The same is true of Marian Babson’s Untimely Guest. That’s the story of a large Irish Catholic family and what happens to the family when one of its members returns after a long absence. This family, led by a matriarch known only as Mam, gathers when eldest daughter Bridget “Bridie” returns to the family after ten years of living in a convent. Another sister DeeDee has also returned. She left the family after her divorce from Terence, and is now bringing her new fiancé James to meet everyone. Needless to say, there’s a lot of tension when everyone gets together. One of the big reasons for it is that Mam has never accepted DeeDee’s divorce, and still sees Terence as DeeDee’s husband. Terence sees it that way, too. Mam has also not accepted the fact that Bridie is no longer in the convent; she believes that her daughter will go back to her religious life. The tension and underlying resentments in the family surface one night when everyone has gathered at Mam’s house. At one point, James and Terence are having a loud argument and everyone rushes up the stairs. So everyone’s “on the scene” when DeeDee takes a fatal fall down the stairs. At first, James is the only one who believes that DeeDee didn’t die by accident. And in the end, with help from DeeDee’s brother Kevin and Kevin’s wife Eleanor, he is proven right. What’s interesting about this novel is that although there is a murder, and we do find out what happened, the main focus of the story is on the family itself, its dysfunction and the effect of denial on everyone.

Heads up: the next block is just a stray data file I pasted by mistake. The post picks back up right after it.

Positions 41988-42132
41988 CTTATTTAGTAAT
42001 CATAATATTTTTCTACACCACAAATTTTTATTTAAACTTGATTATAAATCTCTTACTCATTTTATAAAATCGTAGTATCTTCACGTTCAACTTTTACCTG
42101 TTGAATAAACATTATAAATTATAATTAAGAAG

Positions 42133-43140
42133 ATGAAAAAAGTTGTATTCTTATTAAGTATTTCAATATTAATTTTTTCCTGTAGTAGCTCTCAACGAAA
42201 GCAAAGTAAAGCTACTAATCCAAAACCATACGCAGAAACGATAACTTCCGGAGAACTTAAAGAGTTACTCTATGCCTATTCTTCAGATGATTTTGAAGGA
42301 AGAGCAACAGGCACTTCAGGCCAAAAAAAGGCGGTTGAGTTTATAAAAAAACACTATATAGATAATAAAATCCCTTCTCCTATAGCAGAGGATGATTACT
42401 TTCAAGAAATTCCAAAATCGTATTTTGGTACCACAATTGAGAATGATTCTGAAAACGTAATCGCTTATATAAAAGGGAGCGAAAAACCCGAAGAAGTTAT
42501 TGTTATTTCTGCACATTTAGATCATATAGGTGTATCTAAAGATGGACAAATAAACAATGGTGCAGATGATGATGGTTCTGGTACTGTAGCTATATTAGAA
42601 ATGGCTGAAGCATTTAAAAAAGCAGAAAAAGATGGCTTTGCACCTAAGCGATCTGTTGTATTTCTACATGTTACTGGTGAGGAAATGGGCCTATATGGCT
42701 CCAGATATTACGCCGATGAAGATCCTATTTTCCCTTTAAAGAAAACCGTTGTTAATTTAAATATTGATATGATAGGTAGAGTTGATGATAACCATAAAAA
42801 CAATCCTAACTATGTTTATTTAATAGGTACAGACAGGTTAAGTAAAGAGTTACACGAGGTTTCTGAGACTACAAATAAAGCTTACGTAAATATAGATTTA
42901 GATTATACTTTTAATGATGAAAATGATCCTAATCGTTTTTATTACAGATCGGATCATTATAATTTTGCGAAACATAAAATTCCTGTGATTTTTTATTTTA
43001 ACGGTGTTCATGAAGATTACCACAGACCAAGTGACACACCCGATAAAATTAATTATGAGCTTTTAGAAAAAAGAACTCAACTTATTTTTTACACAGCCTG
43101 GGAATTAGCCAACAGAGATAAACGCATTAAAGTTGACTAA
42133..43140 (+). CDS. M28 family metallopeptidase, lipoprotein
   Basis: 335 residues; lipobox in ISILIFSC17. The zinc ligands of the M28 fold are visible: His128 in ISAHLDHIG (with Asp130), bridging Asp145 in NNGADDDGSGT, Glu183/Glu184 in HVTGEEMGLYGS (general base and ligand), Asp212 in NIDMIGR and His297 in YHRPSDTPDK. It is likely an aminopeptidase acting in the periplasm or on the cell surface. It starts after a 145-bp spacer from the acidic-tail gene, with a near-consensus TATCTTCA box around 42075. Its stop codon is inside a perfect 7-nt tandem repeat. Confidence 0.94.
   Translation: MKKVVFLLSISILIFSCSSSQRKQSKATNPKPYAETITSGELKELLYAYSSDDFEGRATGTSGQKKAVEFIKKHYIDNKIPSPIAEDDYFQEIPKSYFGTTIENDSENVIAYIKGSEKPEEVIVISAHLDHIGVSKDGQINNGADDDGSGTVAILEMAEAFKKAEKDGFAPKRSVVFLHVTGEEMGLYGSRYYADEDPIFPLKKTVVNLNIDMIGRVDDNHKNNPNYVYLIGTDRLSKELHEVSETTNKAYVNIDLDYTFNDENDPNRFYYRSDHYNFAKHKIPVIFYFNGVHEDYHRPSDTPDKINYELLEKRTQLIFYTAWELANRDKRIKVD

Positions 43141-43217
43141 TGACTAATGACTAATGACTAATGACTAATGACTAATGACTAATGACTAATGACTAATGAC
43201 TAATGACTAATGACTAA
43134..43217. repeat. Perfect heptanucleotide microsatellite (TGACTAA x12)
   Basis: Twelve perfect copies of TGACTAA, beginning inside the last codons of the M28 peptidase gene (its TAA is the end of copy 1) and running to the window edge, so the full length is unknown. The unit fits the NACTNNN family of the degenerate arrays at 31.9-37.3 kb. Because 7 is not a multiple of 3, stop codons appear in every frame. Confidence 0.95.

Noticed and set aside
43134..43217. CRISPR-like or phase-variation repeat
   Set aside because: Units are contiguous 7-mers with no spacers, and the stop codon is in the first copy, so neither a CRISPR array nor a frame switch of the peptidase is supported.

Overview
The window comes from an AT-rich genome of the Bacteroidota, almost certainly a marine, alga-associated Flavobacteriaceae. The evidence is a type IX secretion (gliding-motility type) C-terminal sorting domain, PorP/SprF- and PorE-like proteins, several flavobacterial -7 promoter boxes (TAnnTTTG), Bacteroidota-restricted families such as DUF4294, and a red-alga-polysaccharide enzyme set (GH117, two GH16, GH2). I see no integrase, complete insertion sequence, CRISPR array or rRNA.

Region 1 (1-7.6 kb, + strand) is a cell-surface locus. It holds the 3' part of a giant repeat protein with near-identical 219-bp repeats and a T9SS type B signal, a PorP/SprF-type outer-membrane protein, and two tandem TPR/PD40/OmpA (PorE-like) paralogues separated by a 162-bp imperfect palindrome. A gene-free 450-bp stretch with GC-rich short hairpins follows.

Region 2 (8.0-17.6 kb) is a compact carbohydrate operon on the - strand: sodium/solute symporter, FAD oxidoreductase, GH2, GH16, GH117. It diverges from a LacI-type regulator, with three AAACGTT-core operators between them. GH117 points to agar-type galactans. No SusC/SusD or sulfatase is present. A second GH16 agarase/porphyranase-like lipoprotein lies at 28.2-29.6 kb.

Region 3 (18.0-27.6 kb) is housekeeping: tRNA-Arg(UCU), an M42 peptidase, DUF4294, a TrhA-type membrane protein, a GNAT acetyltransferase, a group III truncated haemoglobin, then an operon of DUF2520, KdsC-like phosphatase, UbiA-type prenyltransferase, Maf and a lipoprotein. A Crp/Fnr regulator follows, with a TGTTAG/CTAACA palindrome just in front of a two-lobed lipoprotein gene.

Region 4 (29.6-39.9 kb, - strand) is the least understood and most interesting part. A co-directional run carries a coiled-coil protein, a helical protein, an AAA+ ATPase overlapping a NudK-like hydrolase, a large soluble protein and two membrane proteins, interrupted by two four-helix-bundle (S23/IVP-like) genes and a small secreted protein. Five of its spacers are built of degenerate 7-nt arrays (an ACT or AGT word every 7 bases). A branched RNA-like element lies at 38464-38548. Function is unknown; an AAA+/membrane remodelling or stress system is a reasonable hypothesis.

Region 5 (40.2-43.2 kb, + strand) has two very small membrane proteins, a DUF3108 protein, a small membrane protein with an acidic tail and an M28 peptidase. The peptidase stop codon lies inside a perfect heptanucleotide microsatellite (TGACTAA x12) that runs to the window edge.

Isaac Asimov’s The Caves of Steel is also an interesting case of a murder mystery where the crime and its investigation are arguably not as central as other aspects of the story. In that novel, New York City detective Elijah “Lije” Baley is assigned to investigate a particularly delicate case. Noted scientist Dr. Roj Nemennuh Sarton has just been murdered and Police Commissioner Julius Enderby wants Baley to take the case. This case has serious political implications because in the futuristic New York where the novel is set, humans are divided into two adversarial groups. One group, the Earthmen, are descended from humans who never left the planet. The other, the Spacers (of whom Sarton was one), are descended from people who did leave the planet. The two groups have completely different outlooks on life, including the use of robots. Spacers rely on them as partners; Earthmen fear them. In order to keep this investigation from unleashing violence between Earthmen and Spacers, Baley is assigned a partner, R. Daneel Olivaw. He’s not happy about it, but his dislike turns to dismay when he learns that Olivaw is a robot. Despite the delicate nature of the case and Baley’s dislike of Olivaw, the two begin to work together to solve it. They do, in fact, find out who killed Sarton and why, and the novel shows that process. But perhaps more important is the look that the novel gives at what life on Earth might be like in the distant future. Much attention is devoted to living arrangements, food, work life and so on. There’s also a detailed look at prejudice. Those elements of the novel are so important that you might say the mystery takes a “back seat” to them, although it’s certainly there.